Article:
Section 2   Hydrogeological Setting

2.1 Climate

The climate in the study area is typically Mediterranean with mild, wet winters and warm to hot dry summers. Mean annual rainfall at Denmark is around 1200 mm. Highest rainfall generally occur in June and the lowest rainfall in January. About 75 per cent of rain falls during May to October when average monthly rainfall exceeds average monthly pan evaporation. Rainfall isohyets representing average annual rainfall range from 1200 in the west to 600 mm in the east.

2.2 Major Land Use Activities

Residential and commercial activities in Denmark have been carried out mainly on the northern shore of Wilson Inlet, predominantly at the Denmark town site, and to the west of the town. At present over 80 per cent of householders and 51 per cent of commercial premises use septic systems for waste water disposal in the urban areas (Denmark Environmental Centre Inc, 1995).

Areas to the east and south east of the township are predominantly agricultural land where sheep and cattle farming are often incorporated with some oats and barley cropping. The remaining area is covered by native forest. At the south eastern part of the inlet where soils are loamy red earths or sandy peat associated with granite outcrop, potato and fruit and vegetable growing are the main land use activities.

The peninsula on the southern shore of the inlet is largely covered with native forest with limited agricultural and horticultural activities.

2.3 Geology

The study area is situated within the Bremer Basin and is underlain by sediments which are Tertiary to Quaternary in age. Sediments of Quaternary age are found at the coast and on the peninsula to the south of the inlet. These consist of calcareous sand of eolian origin up to 20 m thick, and silty and clayey estuarine sediments. In the valleys of the Hay and Sleeman Rivers, alluvial deposits occur which comprise sand, silty sand, clay and peat. The alluvial sediments overly a thick layer of weathered granite rocks (Figure 2).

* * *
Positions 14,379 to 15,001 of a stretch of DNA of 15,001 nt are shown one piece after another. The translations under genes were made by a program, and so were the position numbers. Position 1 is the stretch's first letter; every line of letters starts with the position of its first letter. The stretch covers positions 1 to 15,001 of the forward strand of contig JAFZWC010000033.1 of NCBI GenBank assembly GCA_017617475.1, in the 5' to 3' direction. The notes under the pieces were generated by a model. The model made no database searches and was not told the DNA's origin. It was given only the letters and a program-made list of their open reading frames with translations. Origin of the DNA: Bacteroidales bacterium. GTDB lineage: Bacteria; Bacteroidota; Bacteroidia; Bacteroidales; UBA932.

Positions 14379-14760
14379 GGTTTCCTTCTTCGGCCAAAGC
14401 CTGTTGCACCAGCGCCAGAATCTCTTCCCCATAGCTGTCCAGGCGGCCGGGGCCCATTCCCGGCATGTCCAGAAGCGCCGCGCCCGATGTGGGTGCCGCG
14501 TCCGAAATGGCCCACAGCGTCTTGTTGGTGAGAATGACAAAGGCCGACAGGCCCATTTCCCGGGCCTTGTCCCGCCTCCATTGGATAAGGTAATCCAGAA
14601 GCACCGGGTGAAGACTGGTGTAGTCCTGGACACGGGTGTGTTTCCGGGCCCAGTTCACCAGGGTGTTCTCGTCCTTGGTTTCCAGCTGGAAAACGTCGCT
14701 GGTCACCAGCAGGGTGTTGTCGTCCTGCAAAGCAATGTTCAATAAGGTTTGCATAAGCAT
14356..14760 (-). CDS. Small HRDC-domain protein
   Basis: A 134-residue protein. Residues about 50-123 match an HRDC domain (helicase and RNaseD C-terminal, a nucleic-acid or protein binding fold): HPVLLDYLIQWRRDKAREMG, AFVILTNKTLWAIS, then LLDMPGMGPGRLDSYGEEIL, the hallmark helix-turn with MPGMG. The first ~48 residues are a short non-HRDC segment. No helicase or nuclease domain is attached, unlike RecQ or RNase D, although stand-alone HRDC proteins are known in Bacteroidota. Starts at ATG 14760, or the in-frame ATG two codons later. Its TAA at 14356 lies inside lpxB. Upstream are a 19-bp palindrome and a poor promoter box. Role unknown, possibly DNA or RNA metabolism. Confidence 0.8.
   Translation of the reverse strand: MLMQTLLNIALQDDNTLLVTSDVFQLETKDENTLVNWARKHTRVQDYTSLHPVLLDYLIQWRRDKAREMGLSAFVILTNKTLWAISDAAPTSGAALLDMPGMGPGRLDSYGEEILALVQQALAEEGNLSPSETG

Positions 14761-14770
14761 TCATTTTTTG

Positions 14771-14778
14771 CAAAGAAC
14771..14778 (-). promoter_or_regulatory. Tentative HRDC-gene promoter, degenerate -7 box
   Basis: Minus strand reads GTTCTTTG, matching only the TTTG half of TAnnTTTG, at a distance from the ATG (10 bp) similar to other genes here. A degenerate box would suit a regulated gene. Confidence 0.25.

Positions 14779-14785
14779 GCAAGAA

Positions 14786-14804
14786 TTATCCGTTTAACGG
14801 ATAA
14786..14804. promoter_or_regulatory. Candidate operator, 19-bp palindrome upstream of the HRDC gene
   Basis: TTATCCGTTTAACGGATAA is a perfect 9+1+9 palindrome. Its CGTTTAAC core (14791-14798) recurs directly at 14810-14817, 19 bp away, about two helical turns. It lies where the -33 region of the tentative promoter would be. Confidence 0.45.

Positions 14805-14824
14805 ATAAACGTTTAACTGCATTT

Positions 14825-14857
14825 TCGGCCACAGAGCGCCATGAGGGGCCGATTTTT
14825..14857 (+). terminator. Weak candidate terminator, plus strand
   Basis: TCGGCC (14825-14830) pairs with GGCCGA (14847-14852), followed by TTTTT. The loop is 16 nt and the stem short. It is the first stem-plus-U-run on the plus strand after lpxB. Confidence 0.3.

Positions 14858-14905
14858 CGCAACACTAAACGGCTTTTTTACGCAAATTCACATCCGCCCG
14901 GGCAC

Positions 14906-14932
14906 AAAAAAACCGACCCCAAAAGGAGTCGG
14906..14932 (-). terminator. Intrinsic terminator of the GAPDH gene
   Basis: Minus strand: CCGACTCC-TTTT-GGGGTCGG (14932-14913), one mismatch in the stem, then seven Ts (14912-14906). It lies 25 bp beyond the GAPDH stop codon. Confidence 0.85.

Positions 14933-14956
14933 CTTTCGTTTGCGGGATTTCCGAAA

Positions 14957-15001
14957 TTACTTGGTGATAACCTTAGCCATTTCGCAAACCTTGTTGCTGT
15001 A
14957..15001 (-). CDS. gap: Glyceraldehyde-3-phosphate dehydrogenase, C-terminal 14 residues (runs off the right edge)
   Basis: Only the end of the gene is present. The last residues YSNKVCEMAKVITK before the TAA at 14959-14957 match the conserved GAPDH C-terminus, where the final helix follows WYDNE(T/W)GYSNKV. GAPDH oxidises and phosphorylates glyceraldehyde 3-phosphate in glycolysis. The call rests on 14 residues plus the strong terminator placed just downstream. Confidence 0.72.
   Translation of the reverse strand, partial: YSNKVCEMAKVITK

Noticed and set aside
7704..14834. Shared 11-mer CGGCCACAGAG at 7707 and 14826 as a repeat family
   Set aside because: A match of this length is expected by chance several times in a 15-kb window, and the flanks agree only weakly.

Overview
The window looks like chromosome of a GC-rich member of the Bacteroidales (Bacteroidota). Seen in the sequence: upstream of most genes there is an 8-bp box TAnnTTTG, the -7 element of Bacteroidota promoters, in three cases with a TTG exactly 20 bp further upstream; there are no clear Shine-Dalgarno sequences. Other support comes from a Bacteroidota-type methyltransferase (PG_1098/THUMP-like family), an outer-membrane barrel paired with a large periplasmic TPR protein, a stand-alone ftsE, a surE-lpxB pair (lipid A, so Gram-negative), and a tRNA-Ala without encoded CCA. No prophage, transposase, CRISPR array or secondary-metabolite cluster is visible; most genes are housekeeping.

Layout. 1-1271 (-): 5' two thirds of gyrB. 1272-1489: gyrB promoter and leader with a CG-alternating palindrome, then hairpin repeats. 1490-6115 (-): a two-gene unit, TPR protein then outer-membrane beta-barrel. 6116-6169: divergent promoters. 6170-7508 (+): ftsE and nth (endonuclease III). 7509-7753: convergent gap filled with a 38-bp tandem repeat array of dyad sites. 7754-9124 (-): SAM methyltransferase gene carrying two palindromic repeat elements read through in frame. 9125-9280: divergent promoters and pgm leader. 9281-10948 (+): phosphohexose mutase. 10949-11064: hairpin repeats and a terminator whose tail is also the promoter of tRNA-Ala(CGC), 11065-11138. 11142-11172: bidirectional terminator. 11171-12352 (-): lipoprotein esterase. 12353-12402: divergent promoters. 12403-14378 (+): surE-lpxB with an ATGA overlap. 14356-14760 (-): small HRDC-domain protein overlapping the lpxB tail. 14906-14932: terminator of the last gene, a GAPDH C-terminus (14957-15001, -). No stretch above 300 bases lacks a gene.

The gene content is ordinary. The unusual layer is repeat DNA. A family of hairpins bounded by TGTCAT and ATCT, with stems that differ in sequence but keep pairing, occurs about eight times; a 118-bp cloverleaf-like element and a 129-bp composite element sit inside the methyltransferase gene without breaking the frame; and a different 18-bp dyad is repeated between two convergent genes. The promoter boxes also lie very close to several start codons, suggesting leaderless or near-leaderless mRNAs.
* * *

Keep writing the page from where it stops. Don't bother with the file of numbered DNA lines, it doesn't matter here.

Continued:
Client:
Department of Water
Project:
Wilson Inlet Groundwater Monitoring
Title:
Geology Map
Drawn: DoW Approved: WY Date: 15/12/07 Figure: 2 Rev. A.
Job No. 42906500 File No. A4

The eolian sediments are underlain by sediments of the Werillup Formation of Tertiary age. The formation is comprised of limestone, siltstone, sandstone, peat and basal conglomerates. The distribution of this formation is limited in Rudgyard area. The formation is moderately weathered. It outcrops as isolated limestone caps or as laterite sediments.

The basement rock consists of granitoid rock, granitoid geniss, and / or quartzite. The top portion of the rocks is generally weathered to clayey sand, and clay.

2.4 Groundwater Occurrence

The occurrence of groundwater is determined by geological conditions. There are three main aquifer types around Wilson Inlet: a porous medium aquifer in sand dunes of Quaternary age; localised aquifers within weathered granite of basement rock; and aquifers formed by structural fractures in basement rock. Groundwater flows generally towards Wilson Inlet except in the southern part of the peninsula where a groundwater divide separates flow to the inlet and the ocean. Groundwater levels respond rapidly to the opening of the sand bar at the mouth of the inlet, and it is likely that this feature exerts a strong control on the rate of groundwater flow to Wilson Inlet. Groundwater levels vary significantly over the season, responding rapidly to rainfall.

2.5 Groundwater Chemistry

Yu (1998) has carried out a hydrogeological investigation around the inlet. In the sand dune area situated on the southern shore, groundwater is fresh to slightly brackish with TDS (Total Dissolved Salts) ranging from 500 to 1500 mg/L. Water types are either Na-Ca-Cl-HCO3 or Ca-Na-HCO3-Cl. The high calcium content is due to the dissolution of calcareous materials in the coastal sediments. Groundwater in the weathered granite area is highly saline with TDS ranging from 10,000 - 50,000 mg/L. The water type is either Na-Cl or Na-Mg-Cl-SO4. Groundwater in the fractured rock area is fresh with TDS ranging from 130 to 600 mg/L. The water type is Na-Cl or Na-Cl-HCO3, similar to the rainwater.

Wilson Inlet Groundwater Nutrient Monitoring
URS Australia Pty Ltd

Draft Report

Prepared for Department of Water, 18 December 2007
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